“No one owes you anything” was a refrain I heard severally when I was growing up and l in reply would often snicker in my mind “I didn’t beg to be born, so you owe me plenty.”
The true meaning of those words eluded me until I became much more mature. It was then I realized what those words meant, that I was largely responsible for how my life turned out and that if anyone helped me or did anything for me, it was a privilege and not a right and that I should always be grateful for whatever was done for me.
The phrase helped me to be self-sufficient and reliant. I look back at my life and I thank God I came to that truth early in life. Looking back, I know I had no choice and I am aware that it’s the same for many people my age, we grew up with parents who did not indulge us, who saw nothing wrong in ensuring that we played our part, who ensured that we were responsible for our actions and disciplined us accordingly.
For some of us from poor backgrounds, we had awoken to the truth of those words a long time ago because our realities stared us in the face. For those of us who had middle class or rich parents, we were constantly reminded that our inheritance was an education and some of us didn’t even know that our parents had money because it never showed in how they treated us.
However, with our children it is not so; in our bid to ensure that our children do not “suffer” like we did, we have heaped upon them an over-abundance of freedom, goods, toys, treats, money etc.
We tell our children that they are special instead of just telling them we love them, we fight with family members, friends, teachers and schools who try to correct their behavior saying they don’t understand them, we don’t want them disciplined by outsiders because we want them to be free to be themselves, we free them from the consequences of their behavior by fixing things, we cuddle them and make them Tin Gods because we waited years to have them, we expose them to wealth and lifestyles too mature for them to handle too early, we give in to their every whim and tantrum because we lovedl them and we can afford it – after all they are the reason we work so hard .
We do this usually unconsciously in our quest to make life better for them but a lot of us are beginning to discover that we have unwittingly done them great harm. The frightening result we are faced with is a breed of children who think that our job as parents is to serve them and take care of their needs from the time they are born till we die.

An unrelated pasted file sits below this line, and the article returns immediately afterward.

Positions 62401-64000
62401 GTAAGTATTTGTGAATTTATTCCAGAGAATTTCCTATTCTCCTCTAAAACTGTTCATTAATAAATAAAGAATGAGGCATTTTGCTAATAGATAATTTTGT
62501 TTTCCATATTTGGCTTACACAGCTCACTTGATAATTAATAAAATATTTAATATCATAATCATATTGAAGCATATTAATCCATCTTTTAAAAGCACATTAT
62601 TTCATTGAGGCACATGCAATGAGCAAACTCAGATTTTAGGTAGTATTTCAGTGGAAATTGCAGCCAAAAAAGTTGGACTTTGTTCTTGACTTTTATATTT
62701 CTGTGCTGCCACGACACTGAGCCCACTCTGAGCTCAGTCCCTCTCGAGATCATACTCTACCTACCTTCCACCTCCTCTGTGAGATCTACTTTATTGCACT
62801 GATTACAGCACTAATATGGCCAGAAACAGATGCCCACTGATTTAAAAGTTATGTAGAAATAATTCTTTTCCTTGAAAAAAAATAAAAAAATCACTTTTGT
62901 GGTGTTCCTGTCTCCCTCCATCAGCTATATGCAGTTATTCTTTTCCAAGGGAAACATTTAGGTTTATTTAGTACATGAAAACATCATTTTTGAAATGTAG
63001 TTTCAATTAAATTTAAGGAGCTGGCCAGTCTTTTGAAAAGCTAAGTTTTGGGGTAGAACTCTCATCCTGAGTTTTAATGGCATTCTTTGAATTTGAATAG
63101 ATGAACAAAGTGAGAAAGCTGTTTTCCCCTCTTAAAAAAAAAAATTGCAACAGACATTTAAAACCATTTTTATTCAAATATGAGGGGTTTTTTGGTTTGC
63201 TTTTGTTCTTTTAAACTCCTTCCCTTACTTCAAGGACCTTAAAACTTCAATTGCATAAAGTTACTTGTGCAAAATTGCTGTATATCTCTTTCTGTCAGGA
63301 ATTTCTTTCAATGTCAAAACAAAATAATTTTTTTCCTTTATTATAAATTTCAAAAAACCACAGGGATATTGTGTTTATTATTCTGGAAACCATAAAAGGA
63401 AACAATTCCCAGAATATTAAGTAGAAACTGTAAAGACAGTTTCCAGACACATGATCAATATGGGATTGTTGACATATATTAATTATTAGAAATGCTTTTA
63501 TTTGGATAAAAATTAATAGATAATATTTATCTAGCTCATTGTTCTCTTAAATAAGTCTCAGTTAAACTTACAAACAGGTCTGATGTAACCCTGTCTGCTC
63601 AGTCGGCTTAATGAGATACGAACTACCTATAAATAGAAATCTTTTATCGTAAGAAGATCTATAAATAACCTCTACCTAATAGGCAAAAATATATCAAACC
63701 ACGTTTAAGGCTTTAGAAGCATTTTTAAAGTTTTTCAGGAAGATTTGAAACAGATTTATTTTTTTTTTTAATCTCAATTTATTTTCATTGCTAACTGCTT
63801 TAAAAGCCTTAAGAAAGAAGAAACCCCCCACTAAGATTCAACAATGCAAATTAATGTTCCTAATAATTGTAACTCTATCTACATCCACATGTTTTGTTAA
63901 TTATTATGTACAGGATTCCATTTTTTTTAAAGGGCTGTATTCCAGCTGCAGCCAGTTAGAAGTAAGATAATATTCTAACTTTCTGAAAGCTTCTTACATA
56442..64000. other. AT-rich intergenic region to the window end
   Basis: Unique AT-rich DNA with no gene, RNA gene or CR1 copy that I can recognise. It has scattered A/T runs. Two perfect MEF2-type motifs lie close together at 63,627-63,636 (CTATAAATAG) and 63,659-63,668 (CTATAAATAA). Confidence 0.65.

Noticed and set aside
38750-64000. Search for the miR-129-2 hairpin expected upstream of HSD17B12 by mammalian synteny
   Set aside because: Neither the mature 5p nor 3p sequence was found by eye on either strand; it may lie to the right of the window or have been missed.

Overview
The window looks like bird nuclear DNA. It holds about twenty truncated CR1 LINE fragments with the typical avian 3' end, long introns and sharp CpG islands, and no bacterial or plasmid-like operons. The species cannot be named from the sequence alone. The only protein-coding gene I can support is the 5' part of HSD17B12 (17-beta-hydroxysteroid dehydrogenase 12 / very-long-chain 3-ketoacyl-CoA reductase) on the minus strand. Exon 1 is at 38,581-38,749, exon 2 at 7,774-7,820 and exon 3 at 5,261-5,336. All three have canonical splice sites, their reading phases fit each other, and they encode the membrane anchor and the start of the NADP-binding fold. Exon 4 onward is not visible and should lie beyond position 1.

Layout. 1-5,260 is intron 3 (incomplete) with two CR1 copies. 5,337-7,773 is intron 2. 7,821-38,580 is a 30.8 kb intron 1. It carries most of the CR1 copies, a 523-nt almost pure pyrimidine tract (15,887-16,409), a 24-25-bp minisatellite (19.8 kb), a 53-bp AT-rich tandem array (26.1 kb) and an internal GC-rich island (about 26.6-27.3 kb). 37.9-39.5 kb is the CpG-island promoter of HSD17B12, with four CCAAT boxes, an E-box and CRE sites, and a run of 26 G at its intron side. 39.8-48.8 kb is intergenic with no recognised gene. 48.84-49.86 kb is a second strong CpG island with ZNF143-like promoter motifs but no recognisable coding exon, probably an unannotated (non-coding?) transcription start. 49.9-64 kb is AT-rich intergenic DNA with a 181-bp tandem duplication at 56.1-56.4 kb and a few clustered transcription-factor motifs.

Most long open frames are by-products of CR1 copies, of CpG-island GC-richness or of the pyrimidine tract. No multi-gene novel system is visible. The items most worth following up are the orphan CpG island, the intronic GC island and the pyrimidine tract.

We have brought up children who tell us to our faces that they will not have time to take care of us in old age, children who will sit at home waiting for us to bring them employment letters whilst we pay them a monthly upkeep, children who will reject certain job offers because the salary is paltry compared to what we are giving them monthly or because it doesn’t have enough perks, children who expect us to spend millions for their one in town weddings which must trend on Instagram and Twitter, help out with bills even after marriage and be the unofficial paid omugo ( child carer) till we die.
In addition, we are bringing up children that are not emotionally mature. Most of these children have been made to feel that the world revolves around them and they expect that everyone will feel the same way about them. When they leave our homes and go off to school, they find out that they are not really special after all and it takes a lot to adjust to that fact.
Some tend to become narcissist because they believe that they are better than others whilst some lose their self-esteem because they are not meeting up with the false impressions they have about themselves. Either way, this outlook affects their relationships as they tend to always look for that person who will make them happy and pander to their whims just like Daddy and Mummy do. It is no small wonder then that their marriages are failing daily as the perfect person and/or happiness is an illusion.
In always coming to their aid, we have made them unable to stand the pressures of life, every little adversity cows them and they can’t seem to rise above their difficulties without a pill or an addiction.
I am in no way belittling mental illness but it is my opinion that it is becoming an easy excuse for our youth because they have been denied the opportunity to grow the inner strength needed to overcome life’s challenges.
As parents of the me-me, generation, our chickens have come home to roost and it’s not a thing of joy at all. We are beginning to see that having children though a thing of great joy and pride is not necessarily an achievement. It is one thing to have children and it’s another thing to have responsible children.
It is said that Entitlement is a Learned behavior. The good news is that we can help our children unlearn the behavior we have taught them by ensuring that they understand their place in the scheme of things and this starts with a good understanding of the family structure.
I have always told my children that everyone of us has rights, privileges, duties and obligations to the family. E.g Education is a right but schooling in an expensive school or abroad is a privilege. Once they understand what is expected of them, we insist on them playing their part just as we do ours.
We should also not be quick to run to their aid when they make mistakes or fall down (very difficult to do) nor should we pander to their every wish. Our job is to encourage them but not live their life for them.
In my attempt to help my children live a better life than mine, I am always reminded of the story of a child who saw a cocoon and in its bid to help the larvae become a butterfly damaged its wings and crippled it.
It is a fine and delicate balance between helping our children achieve their potentials and making them dependent on us and feeling entitled.
May we make the right calls.